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Medical doctors, aromatherapists and herbalists all recommend AVOIDANCE of essential oils during the first trimester.
1. Methods of use of essential oils in pregnancy
Essential oils can be used in several ways:
Applied to the skin when diluted In lotions or oils
DO NOT INGEST ESSENTIAL OILS WHEN PREGNANT
2. A little bit of chemistry - how essential oils affect the body
Neurons connect in the human body and create our physio-emotional responses
When inhaling or applying essential oils (EO), remember that EO are organic compounds that are directly absorbed into the body at the molecular level. Current research shows us how essential oil molecules interact with the molecules in the human body. When we inhale or apply EO to the skin, the EO molecules bind with receptors in the brain and body and there is a neuro-hormonal response. The phytochemical constituents of the essential oil, cause an emotional and physiological body response which can be regenerative, relaxing, soothing, balancing and slightly uplifting.
Pregnant women are usually looking for a gentle way to enhance their natural relaxation response, in order to soothe fears, anxiety and normal pains. The essential oils recommended for pregnancy here contain specific phytochemical constituents that stimulate the brain and body to release neurotransmitters, such as acetylcholine and beta-endorphins, that are part of the natural relaxation response,
3. Safe ratio levels are important to protect the developing baby
In pregnancy, when using essential oils topically on your skin or when inhaling via diffusion, it is critical that you use a concentration of essential oils that is safe for the developing baby.
Essential oils (EO) are organic compounds that are absorbed into the body and reach the mother. These organic compounds can also cross the placenta barrier and reach the baby as well as the mother. Therefore, care must be taken to properly dilute EO in a carrier oil. In addition, only certain essential oils are found to be safe for use during pregnancy.
Remember, in pregnancy, the mom and baby must both be considered.
So, dilute, dilute, dilute and only use the essential oils on the short list known to be safe for mom and baby.
Safe Ratio for Topical Application:
Use a 1% dilution of essential oil in carrier oil or lotion
1% dilution means 1 DROP OF EO to 2 teaspoons of carrier oil or lotion
The carrier oils or lotions you use for your base for your personal essential oil mixes are really a personal preference. The feel, color and natural scents of natural carrier oils and lotions are wonderful and most have wonderful nut-like or woodsy or neutral scents.
One suggested carrier oil and a whipped shea butter lotion is listed below.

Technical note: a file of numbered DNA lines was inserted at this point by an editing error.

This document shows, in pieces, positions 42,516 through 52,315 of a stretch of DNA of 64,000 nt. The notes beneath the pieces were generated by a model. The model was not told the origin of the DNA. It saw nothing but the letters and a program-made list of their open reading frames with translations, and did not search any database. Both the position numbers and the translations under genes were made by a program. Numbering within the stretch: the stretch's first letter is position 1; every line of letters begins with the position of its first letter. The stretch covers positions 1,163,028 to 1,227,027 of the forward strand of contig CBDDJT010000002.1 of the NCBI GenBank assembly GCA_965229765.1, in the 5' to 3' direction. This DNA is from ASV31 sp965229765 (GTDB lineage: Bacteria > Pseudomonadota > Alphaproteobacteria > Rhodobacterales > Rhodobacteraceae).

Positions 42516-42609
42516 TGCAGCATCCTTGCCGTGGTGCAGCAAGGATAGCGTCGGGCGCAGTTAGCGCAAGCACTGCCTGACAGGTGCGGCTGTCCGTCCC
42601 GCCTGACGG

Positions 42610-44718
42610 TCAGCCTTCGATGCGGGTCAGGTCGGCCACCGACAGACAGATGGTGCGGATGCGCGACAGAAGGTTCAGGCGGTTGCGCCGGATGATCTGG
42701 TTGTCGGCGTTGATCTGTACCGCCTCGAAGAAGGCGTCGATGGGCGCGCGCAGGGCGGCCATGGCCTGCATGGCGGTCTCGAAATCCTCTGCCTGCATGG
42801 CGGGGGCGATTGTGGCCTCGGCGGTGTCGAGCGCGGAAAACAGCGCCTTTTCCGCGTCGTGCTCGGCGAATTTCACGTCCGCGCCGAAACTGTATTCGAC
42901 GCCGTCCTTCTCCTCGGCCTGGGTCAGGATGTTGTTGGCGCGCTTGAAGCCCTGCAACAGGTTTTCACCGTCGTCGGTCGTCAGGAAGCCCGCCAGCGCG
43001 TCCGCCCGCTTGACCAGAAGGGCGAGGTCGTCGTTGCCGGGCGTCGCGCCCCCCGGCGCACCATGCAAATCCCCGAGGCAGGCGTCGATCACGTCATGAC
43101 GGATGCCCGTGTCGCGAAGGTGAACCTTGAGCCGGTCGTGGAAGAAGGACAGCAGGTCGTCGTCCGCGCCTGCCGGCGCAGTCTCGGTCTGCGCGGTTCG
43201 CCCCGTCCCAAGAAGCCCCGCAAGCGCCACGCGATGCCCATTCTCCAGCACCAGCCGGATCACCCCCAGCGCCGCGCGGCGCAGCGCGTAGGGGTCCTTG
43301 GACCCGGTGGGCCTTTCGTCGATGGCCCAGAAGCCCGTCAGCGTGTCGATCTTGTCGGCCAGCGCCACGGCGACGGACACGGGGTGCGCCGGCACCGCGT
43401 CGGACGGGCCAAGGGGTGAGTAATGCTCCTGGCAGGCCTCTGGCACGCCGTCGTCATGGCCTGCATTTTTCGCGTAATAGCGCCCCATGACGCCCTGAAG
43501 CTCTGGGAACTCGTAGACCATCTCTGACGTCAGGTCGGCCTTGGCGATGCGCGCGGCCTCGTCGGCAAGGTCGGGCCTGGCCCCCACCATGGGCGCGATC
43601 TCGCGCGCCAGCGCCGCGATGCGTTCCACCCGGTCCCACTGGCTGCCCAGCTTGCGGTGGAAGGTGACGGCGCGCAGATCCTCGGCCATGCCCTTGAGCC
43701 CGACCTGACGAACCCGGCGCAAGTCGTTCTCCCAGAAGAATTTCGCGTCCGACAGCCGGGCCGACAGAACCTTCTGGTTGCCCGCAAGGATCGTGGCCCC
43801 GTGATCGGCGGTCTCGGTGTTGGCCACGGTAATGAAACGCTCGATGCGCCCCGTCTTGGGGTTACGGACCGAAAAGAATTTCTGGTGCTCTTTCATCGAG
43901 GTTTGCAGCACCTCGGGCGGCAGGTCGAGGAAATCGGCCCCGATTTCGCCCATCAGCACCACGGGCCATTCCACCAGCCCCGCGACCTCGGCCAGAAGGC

Whipped natural, unscented shea butter is soothing, easily absorbed and usually tolerated by most people. Hard shea butter is unsuitable for easy mixing as it is, well, a hard lump. But the whipped shea butter is nice and soft and easily mixed.
Jojoba seed oil is neutral, and has a molecular profile that is close to human sebum. It is usually well tolerated by most people and is soft and glides on easily.
Safe use of diffusion:
Diffuse in small intervals, no more than 30 minutes at a time, using a diffuser with a timer. There are many products out there that have a timer feature. This is just one, search around for one that fits in with your decor and that is integrated with your type of devices.
4. Essential Oils Safe to Use During Pregnancy
For safety, stick to a short list of essential oils that are considered safe for pregnancy and are commonly found in popular pregnancy products. Use essential oils sparingly, only once or twice a day, and always dilute, dilute, dilute!
Uplifting the mood:
To read more about the essential oils with aromatic phytochemical profiles that are safe for pregnancy, take a look at the ultimate research based, scientific guide to safety. Robert Tisserand's large highly technical volume called Essential Oil Safety All reputable aromatherapy courses use Tisserand's book as a reference guide.
If you are looking for a more use friendly, less technical guide, this volume is written by Valerie Ann Worwood, who is one of the founding mothers of aromatherapy, bringing aromatherapy to the public with her lovely, lyrical books. She has a chapter in this book about pregnancy and essential oils.
5. Essential Oils to AVOID completely during pregnancy
Ho leaf (Camphor)
Parley Seed or Leaf
This list is derived from
Robert Tisserand's Essential Oil Safety: A Guide for Health Care Professionals